In any case, employers that sponsor group health plans that use insurance policies to provide benefits would be prohibited by ERISA section 403(c)(1) from receiving a rebate amount greater than the total amount of premiums and other plan expenses paid by the employer. To the extent that an employer's portion of the rebate exceeds the amount of such employer's total amount of premiums and other plan expenses paid, that excess amount must be held in trust for the exclusive benefit of participants and beneficiaries.
Decisions on how to apply or expend the plan's portion of a rebate are subject to ERISA's general standards of fiduciary conduct. Under section 404(a)(1) of ERISA, the responsible plan fiduciaries must act prudently, solely in the interest of the plan participants and beneficiaries, and in accordance with the terms of the plan to the extent consistent with the provisions of ERISA. With respect to these duties, the Department notes that a fiduciary also has a duty of impartiality to the plan's participants. A selection of an allocation method that benefits the fiduciary, as a participant in the plan, at the expense of other participants in the plan would be inconsistent with this duty. See Restatement (Second) of Trusts § 183 (requiring fiduciaries to "deal impartially with beneficiaries"). An allocation does not fail to be impartial or "solely in the interest of participants," for purposes of ERISA section 404(a)(1), merely because it does not exactly reflect the premium activity of policy subscribers. In deciding on an allocation method, the plan fiduciary may properly weigh the costs to the plan and the ultimate plan benefit as well as the competing interests of participants or classes of participants provided such method is reasonable, fair and objective. For example, if a fiduciary finds that the cost of distributing shares of a rebate to former participants approximates the amount of the proceeds, the fiduciary may properly decide to allocate the proceeds to current participants based upon a reasonable, fair and objective allocation method.(4) Similarly, if distributing payments to any participants is not cost-effective (e.g., payments to participants are of de minimis amounts, or would give rise to tax consequences to participants or the plan), the fiduciary may utilize the rebate for other permissible plan purposes including applying the rebate toward future participant premium payments or toward benefit enhancements.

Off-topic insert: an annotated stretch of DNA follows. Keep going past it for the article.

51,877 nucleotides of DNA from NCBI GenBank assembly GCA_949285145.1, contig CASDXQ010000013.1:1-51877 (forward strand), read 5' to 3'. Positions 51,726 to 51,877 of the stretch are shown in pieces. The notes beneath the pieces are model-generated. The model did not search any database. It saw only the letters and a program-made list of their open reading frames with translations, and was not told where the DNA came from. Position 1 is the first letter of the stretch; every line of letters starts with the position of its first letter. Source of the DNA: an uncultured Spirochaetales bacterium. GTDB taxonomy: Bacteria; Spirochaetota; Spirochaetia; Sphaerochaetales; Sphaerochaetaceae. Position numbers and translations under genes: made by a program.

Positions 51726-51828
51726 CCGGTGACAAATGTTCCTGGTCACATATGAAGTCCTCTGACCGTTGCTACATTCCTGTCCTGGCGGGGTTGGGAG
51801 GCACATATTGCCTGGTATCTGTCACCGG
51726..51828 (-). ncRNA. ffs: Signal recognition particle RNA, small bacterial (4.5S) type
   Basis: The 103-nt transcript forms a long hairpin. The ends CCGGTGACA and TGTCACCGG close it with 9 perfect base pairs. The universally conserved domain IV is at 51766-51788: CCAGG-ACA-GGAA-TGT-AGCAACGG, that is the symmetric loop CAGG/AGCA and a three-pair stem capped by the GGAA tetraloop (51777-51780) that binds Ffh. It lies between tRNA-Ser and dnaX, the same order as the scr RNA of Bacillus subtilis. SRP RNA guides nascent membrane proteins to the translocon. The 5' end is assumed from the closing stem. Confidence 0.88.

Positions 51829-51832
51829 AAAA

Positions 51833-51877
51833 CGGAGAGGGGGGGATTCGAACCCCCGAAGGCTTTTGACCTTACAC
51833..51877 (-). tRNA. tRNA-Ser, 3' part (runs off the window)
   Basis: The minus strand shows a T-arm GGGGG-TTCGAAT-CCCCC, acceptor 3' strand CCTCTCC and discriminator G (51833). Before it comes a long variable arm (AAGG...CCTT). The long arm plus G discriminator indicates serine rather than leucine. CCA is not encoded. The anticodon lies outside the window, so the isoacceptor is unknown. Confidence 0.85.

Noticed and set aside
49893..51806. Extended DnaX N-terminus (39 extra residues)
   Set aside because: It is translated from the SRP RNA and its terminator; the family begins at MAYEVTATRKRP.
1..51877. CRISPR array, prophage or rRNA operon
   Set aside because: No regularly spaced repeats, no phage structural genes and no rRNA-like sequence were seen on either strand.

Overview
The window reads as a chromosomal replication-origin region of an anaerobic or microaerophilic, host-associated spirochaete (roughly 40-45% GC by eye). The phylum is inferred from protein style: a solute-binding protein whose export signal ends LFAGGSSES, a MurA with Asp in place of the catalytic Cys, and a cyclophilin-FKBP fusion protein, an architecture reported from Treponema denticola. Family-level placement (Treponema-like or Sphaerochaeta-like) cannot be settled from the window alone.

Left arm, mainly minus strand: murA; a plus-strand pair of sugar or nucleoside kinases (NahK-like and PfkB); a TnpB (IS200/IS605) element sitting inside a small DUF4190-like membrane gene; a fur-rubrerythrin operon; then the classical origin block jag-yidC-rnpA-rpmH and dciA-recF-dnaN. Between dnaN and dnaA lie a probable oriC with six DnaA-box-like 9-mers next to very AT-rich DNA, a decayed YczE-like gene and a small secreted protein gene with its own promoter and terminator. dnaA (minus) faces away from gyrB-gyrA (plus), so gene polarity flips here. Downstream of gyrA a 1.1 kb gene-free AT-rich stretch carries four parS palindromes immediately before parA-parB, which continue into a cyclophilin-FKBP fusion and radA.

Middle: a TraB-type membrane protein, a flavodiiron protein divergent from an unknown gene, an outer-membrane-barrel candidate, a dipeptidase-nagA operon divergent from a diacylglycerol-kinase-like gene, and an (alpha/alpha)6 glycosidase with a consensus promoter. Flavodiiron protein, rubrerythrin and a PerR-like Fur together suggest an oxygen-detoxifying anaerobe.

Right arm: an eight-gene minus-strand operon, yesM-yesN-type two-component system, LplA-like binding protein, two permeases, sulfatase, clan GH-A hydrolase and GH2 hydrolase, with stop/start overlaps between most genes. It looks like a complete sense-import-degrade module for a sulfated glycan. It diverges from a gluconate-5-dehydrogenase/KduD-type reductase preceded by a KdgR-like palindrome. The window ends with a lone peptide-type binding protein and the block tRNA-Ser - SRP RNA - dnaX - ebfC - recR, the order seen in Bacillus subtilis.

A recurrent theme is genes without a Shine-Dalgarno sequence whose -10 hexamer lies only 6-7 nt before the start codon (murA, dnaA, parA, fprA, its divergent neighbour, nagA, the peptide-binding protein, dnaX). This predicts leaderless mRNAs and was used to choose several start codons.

Where a plan provides benefits under multiple policies, the fiduciary should allocate or apply the plan's portion of a rebate for the benefit of participants and beneficiaries who are covered by the policy to which the rebate relates provided doing so would be prudent and solely in the interests of the plan according to the above analysis. However, the use of a rebate generated by one plan to benefit the participants of another plan would be a breach of the duty of loyalty to a plan's participants.